Boston’s Financial District is an area of approximately 0.142 square miles.

The area contains some of Boston’s most densely packed high rises and is home to the headquarters of numerous financial institutions and large corporations with the most recent addition GE.

278 Office Buildings

43,106,614 SQ FT of Office Space

71 Class A office buildings, totaling 30,648,068 SF

135 Class B office buildings, totaling 9,787,841 SF

72 Class C office buildings, totaling 2,670,705 SF

Although Boston was founded almost 400 years ago, this Financial District was formed only after the creation of the financial and insurance industries in the 1800s.

The area because established along King Street, now known as State Street. Merchants chose to establish their offices along this root as it provided them with direct access to Long Wharf. The establishment of strong financial and insurance industries in the 1800s brought banks, commercial buildings, and insurance houses to the area, giving it the feel that is characteristic of today’s Financial District.

Many of these buildings were obliterated during the Great Fire of 1872, Boston’s largest urban fire to date. Not long after, in 1891, the Boston Stock Exchange opened at the corner of State and Congress streets, exemplifying Boston’s significance as a capital of finance.

Hilton Boston Downtown/Financial District (89 Broad Street, Boston, MA 02109)

The Langham, Boston (250 Franklin St, Boston, MA, 02110)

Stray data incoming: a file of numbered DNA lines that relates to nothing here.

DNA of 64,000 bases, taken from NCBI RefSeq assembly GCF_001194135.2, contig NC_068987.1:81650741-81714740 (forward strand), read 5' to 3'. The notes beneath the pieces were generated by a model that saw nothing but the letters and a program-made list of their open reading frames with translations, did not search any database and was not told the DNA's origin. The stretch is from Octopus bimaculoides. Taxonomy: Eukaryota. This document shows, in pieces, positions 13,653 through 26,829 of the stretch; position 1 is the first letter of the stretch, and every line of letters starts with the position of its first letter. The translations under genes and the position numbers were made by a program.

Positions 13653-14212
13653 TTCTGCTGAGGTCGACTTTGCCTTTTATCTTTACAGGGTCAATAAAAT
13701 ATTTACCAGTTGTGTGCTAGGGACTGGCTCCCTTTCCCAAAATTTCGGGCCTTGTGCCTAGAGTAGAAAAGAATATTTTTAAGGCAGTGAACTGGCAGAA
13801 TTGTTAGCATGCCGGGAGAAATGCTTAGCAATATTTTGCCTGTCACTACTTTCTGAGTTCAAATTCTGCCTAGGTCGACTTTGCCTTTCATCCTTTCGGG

Club Quarters in Boston (161 Devonshire Street, Boston, MA 02110)

Ames Hotel (1 Court Street, Boston, MA 02108)

Harborside Inn of Boston (185 State St, Boston, MA, 02109)

InterContinental Boston (510 Atlantic Ave, Boston, A, 02210 United States)

Millennium Bostonian Hotel Boston (6 North St, Boston, MA, 02109)

State Street Station (200 Washington Street at 1 State Street) – Blue Line & Orange Line; 92, 93, 352, 354, 355 bus lines

•    Aquarium (183 State Street) – Blue Line; Ferry service to Quincy, Hull, Logan Airport, Charlestown; Bus, 6
•    South Station (Atlantic Ave & Summer Street)
•    Closest Green Line access at Park Street and Government Center
•    Easy access to I93 (Route 1), and the MassPike (via 93)

Numerous garages are available, with monthly parking ranging from roughly $400-510.

•    The Garage At Post Office Square (Entrances on Pearl Street & Congress Street)
•    75 State Street (Entrance at 5 Broad Street)
•    Winthrop Square Parking Garage (240 Devonshire St)
•    Central Parking – 99 Summer Street

The Boston Federal Reserve Bank (600 Atlantic Avenue) – One of the country’s twelve Federal Reserve banks.

The Boston Stock Exchange (100 Franklin Street) – Established in 1834, the Boston Stock Exchange plays a vital role in the U.S. securities market. Some 2,000 nationally listed equities and 200 high growth stocks are traded here.

Post Office Square / Normal B. Leventhal Park (intersection of Congress & Milk Streets) – The 1.7 acres Norman B. Leventhal Park provides a refreshing change of scenery amid the Financial District’s characteristically concrete buildings. Featuring lush landscaping, fountains, and a 143-foot-long formal garden trellis, this award-winning park attracts visitors from across the globe.

Custom House Tower (State Street, between. India Street and John F Fitzgerald Surface) – The Custom House Tower was Boston’s first skyscraper, initially finished in 1847, with a tower added in the early 20th century.

The Old State House – Located slightly beyond the bounds of the Financial District at the intersection of Washington and State Streets, the Old State House is the country’s oldest surviving public building. Erected in 1713, it currently operates as a history museum.

Find Office Space in the financial district

Showcasing the Best of Class A and Class B Office Space